Description

The invention relates to a waveform generator, and particularly one in which a network composed of a series resonant circuit in series with a parallel resonant circuit is connected to a square wave voltage generator and the load can be coupled to the parallel resonant circuit, and wherein the resonant frequency of the parallel resonant circuit is essentially equal to the basic frequency of the square wave voltage generator and smaller than the resonant frequency of the series resonant circuit.

A sinusoidal output generator of this type has been proposed in German Offenlegungsschrift No. 26 48 758 for use in an induction heating apparatus. Induction heating apparatus are based on the principle of the formation of eddy currents in an electrically conductive body to be heated, which is in the alternating magnetic field of the coil of the parallel resonant circuit. The square wave voltage generator impresses a square wave voltage on the series connection of parallel resonant circuit and series resonant circuit, while the flow of the generator current as a function of time is determined by the resonant circuits. The parallel resonant circuit is adjusted to the basic or fundamental frequency of the square wave voltage, so that, during no-load operation of the generator, the basic frequency component of the generator current and, thus, the no-load losses caused by this current component are kept low.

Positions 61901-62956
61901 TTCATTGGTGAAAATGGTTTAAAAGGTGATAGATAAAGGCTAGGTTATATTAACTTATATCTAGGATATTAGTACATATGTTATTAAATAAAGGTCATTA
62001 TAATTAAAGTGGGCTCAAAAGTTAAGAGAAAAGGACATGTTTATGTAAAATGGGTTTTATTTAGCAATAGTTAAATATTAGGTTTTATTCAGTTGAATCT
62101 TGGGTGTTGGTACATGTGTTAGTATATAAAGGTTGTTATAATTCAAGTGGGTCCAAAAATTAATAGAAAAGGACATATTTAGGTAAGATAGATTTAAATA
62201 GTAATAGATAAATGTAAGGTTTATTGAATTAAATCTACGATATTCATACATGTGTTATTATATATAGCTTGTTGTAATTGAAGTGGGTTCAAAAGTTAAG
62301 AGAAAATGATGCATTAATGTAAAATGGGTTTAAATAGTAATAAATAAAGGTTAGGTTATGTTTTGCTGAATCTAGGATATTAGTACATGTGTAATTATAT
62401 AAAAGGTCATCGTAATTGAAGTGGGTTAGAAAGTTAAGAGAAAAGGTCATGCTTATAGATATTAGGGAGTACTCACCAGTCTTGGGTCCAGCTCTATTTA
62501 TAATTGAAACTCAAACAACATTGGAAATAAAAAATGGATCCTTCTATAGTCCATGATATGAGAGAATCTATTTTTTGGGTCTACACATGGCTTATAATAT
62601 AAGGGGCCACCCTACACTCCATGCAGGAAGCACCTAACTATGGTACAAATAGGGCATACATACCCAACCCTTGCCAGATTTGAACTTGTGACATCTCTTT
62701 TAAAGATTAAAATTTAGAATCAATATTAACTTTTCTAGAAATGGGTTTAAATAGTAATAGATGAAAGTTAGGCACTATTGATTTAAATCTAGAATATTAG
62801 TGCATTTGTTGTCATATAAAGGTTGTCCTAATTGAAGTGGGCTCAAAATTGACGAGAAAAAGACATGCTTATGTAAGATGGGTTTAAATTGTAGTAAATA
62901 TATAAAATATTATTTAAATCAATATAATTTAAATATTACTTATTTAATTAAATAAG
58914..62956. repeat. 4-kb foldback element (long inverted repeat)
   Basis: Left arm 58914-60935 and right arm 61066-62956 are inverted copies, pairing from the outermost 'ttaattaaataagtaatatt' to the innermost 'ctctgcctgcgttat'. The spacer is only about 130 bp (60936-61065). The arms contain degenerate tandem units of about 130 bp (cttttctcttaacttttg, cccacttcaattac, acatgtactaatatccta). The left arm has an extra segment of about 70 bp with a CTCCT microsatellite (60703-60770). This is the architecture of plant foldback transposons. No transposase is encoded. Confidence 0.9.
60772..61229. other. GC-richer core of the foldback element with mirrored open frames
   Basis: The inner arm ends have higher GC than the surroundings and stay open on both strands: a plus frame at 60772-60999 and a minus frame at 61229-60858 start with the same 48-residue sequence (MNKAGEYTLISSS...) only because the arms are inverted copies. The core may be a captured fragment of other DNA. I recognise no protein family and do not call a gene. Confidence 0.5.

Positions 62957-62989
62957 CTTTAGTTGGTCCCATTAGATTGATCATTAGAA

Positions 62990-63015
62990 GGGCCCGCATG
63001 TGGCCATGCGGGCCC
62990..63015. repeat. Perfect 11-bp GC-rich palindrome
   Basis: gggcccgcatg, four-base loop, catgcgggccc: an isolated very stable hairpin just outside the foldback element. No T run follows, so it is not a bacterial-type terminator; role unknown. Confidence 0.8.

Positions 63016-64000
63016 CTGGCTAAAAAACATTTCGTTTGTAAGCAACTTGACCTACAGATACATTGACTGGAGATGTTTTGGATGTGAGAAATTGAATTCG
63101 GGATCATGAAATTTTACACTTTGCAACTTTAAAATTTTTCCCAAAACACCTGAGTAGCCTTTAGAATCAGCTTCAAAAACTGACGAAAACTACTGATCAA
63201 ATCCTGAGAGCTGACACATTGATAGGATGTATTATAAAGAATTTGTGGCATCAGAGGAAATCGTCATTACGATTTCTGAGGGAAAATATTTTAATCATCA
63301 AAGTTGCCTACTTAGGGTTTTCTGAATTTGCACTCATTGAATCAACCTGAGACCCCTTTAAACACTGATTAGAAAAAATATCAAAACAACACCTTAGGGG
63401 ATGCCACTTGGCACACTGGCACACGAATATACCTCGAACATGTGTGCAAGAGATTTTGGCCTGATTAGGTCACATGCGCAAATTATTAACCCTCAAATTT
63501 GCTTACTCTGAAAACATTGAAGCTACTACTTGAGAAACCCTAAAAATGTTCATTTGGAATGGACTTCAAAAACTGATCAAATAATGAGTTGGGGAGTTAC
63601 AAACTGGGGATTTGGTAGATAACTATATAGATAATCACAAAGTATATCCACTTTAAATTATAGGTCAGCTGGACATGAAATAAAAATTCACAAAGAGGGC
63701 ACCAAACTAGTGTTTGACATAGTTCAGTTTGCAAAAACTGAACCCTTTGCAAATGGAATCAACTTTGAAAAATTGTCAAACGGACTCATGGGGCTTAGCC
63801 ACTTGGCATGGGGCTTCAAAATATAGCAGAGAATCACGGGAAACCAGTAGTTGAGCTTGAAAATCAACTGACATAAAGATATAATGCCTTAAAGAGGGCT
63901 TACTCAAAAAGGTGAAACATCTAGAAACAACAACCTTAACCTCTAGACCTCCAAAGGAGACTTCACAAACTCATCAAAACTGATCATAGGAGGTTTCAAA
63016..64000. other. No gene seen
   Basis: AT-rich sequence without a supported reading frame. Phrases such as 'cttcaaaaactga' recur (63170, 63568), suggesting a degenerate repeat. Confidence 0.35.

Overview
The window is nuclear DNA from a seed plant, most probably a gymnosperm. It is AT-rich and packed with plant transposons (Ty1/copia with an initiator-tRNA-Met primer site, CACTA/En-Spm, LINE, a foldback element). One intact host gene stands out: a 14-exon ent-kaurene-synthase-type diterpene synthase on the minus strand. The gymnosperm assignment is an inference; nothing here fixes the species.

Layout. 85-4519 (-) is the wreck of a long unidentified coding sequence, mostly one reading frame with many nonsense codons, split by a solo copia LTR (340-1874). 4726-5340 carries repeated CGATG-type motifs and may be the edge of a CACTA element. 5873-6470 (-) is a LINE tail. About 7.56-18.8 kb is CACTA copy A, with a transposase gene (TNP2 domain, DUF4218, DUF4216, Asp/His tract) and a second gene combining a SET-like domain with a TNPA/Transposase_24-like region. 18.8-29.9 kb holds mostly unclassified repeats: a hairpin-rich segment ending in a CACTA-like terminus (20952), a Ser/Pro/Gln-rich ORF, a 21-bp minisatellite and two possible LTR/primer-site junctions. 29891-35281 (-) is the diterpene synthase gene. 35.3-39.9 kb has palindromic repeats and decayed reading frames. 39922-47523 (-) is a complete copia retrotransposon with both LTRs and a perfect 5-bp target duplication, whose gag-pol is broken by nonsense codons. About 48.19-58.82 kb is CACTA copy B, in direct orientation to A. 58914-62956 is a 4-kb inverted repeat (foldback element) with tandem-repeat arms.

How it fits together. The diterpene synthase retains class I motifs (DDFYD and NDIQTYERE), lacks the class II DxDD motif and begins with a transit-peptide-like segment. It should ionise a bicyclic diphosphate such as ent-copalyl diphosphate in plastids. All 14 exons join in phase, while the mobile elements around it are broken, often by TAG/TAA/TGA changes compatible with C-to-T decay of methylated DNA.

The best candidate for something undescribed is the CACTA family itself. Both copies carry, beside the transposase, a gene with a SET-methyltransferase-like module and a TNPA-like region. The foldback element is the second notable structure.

However, in addition to the sine wave basic component of the generator current, the square wave voltage generates a plurality of harmonic waves. However the resistance of the parallel resonant circuit is low for the currents of the harmonic waves, so that relatively high losses occur in the known circuit even in the case of no-load. To keep the no-load losses caused by the harmonics as low as possible, the series resonant circuit is adjusted to a frequency which is slightly above the resonant frequency of the parallel resonant circuit. In this manner, there is little influence on the basic frequency component of the generator current, while its harmonic waves, particularly its third harmonic, are suppressed.